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Radovan Karadzic trial becomes a battle over timing

By Dominic Hughes
Europe reporter, BBC News

Radovan Karadzic at The Hague on 3 November 2009
The court entered a not guilty plea on behalf of Mr Karadzic

Perhaps not surprisingly Radovan Karadzic has been a reluctant participant in this trial.

The former leader of the Bosnian Serbs has appeared just a few times, regularly boycotting the process.

But at his most recent appearance last November he complained bitterly about the workload he faced.

Conducting his own defence, Mr Karadzic said he had had to deal with more than a million pages of legal documents sent to him by the prosecution.

He demanded more time to prepare his case - a request the judges agreed to.

But prosecutors believe he is adopting the tactics of his old mentor Slobodan Milosevic, who managed to string his trial out for four years.

In the end, of course, Milosevic was found dead in his cell in March 2006.

His campaign of delay and postponement frustrated prosecutors and undermined the credibility of the International Criminal Tribunal for the former Yugoslavia (ICTY).

Speeding up hearings

As well as conducting his own defence and then complaining he has not had the resources to prepare, Mr Karadzic refused to enter a plea to the charges he faced - the court entered a "not guilty" one for him. He has refused to attend sessions.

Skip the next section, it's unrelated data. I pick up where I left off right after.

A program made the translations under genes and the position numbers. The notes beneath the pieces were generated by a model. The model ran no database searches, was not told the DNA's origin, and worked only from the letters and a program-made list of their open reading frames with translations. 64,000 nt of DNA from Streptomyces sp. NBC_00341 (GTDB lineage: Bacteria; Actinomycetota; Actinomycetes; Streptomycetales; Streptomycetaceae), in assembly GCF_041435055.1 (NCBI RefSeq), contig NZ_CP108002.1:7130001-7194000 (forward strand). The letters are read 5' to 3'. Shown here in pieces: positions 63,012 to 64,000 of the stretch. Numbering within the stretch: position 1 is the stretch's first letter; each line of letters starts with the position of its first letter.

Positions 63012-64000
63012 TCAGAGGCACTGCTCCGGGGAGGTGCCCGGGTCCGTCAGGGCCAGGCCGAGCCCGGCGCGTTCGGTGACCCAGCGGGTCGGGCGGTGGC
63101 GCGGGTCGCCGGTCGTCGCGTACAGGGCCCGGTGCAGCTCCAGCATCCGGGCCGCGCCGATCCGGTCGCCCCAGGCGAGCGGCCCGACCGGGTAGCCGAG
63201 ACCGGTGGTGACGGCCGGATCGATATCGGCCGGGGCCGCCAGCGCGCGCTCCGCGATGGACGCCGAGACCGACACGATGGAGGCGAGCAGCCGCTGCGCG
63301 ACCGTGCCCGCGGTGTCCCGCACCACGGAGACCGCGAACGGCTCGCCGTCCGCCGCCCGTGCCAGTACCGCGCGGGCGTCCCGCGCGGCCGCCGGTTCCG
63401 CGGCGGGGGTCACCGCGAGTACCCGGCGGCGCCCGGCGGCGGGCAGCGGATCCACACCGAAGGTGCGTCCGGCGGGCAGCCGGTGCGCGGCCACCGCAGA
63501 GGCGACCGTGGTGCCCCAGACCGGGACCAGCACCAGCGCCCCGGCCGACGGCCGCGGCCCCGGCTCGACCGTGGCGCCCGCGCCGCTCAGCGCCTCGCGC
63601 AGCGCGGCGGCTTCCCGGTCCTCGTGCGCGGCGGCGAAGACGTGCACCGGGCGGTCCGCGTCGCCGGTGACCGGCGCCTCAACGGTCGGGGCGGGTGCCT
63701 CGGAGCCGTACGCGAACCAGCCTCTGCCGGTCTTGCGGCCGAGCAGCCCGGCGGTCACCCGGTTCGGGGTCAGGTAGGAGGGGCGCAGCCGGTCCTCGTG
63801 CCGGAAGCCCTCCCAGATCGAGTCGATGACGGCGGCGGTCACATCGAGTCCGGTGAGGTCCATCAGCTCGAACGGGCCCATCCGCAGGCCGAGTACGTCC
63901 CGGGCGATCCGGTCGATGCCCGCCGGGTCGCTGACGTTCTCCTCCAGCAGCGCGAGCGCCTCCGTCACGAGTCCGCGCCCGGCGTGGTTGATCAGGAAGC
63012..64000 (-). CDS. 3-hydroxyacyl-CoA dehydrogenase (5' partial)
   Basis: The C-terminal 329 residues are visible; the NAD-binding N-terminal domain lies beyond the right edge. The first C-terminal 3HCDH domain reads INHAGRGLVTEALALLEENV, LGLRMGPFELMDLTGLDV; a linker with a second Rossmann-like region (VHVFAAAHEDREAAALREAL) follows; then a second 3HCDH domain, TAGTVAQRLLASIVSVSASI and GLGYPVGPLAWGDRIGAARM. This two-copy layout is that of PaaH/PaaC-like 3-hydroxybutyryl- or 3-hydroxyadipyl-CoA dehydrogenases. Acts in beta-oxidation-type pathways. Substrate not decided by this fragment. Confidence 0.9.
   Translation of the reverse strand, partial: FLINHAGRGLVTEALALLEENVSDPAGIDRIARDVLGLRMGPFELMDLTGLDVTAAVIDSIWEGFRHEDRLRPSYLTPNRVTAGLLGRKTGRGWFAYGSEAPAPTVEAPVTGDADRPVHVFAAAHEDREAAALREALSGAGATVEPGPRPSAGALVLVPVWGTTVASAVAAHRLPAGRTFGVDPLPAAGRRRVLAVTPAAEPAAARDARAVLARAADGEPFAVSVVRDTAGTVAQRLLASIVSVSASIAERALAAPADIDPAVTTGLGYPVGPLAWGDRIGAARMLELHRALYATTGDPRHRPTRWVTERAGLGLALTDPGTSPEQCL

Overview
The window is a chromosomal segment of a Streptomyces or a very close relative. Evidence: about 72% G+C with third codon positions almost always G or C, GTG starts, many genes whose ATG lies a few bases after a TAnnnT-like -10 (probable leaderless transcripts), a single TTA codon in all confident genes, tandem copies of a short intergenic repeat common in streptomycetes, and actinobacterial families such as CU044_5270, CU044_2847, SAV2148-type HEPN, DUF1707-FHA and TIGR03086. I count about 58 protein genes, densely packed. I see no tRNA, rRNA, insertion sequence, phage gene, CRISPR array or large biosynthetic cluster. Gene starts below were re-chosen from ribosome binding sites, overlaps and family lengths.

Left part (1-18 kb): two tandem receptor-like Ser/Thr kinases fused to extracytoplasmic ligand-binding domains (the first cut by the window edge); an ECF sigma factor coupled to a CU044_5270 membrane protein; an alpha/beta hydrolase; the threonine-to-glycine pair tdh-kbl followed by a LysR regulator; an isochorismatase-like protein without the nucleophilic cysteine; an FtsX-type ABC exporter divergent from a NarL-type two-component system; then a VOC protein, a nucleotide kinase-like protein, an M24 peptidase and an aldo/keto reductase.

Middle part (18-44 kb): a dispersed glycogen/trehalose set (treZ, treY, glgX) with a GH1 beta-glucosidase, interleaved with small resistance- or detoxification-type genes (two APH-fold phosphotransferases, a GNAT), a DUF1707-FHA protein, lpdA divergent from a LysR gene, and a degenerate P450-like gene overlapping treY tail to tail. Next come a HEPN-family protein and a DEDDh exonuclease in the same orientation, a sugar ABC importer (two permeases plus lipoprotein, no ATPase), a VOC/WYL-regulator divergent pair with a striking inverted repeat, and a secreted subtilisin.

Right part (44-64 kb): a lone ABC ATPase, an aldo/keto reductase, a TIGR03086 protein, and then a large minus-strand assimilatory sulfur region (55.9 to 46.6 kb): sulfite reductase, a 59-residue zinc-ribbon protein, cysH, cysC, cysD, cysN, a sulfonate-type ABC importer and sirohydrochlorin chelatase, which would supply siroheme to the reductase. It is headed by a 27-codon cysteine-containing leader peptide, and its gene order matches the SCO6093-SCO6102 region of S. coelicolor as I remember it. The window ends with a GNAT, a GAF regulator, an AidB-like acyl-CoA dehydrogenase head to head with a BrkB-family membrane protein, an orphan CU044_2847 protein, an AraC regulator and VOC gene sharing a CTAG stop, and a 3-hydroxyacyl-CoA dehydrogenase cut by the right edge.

Bosnian Muslim survivors of the Srebrenica massacre search for names of their relatives (file image)
More than 100,000 people were killed during the 1992-95 Bosnian war

But prosecutors want the court to get tough. They have called on the judges to force Mr Karadzic to attend, even if that means bringing him to the court room in handcuffs.

It seems a battle for control of the trial is under way, with Mr Karadzic in one corner, prosecutors in the other.

Mr Karadzic faces some of the most serious charges the ICTY has heard - not least genocide, particularly the killing in Srebrenica of more than 7,000 men and boys.

Other alleged crimes include his alleged role in the siege of Sarajevo, persecution, deportation, crimes of terror and the taking of hostages.

It is a grim charge sheet that includes the deliberate targeting of civilians including women and children, the "ethnic cleansing" of thousands of Bosnian Muslims from areas under the control of Bosnian Serb forces, murder, extermination, rape and torture.

Prosecutors have recently narrowed down the range of charges and specific instances in an effort to speed up the process.

Frustration

Mr Karadzic spent years on the run. He was eventually tracked down in July 2008 - working in Belgrade as an alternative therapist and living under the assumed name of Dragan Dabic.

His disguise was no more than a long, flowing white beard and a sort of New Age ponytail topknot.

The beard and unkempt hair have gone and he is once again the familiar figure who led the Bosnian Serbs through the long years of war.

But just because Mr Karadzic is now on trial at the ICTY, that has not meant an end to the frustration felt by the families of those who died in the Bosnian war. They want to see justice done.

Mr Karadzic is meant to begin a two-day defence statement this week. But delays and prevarication, boycotts and legal challenges are the weapons being used by him.

He is in no hurry to see this legal process move forward.



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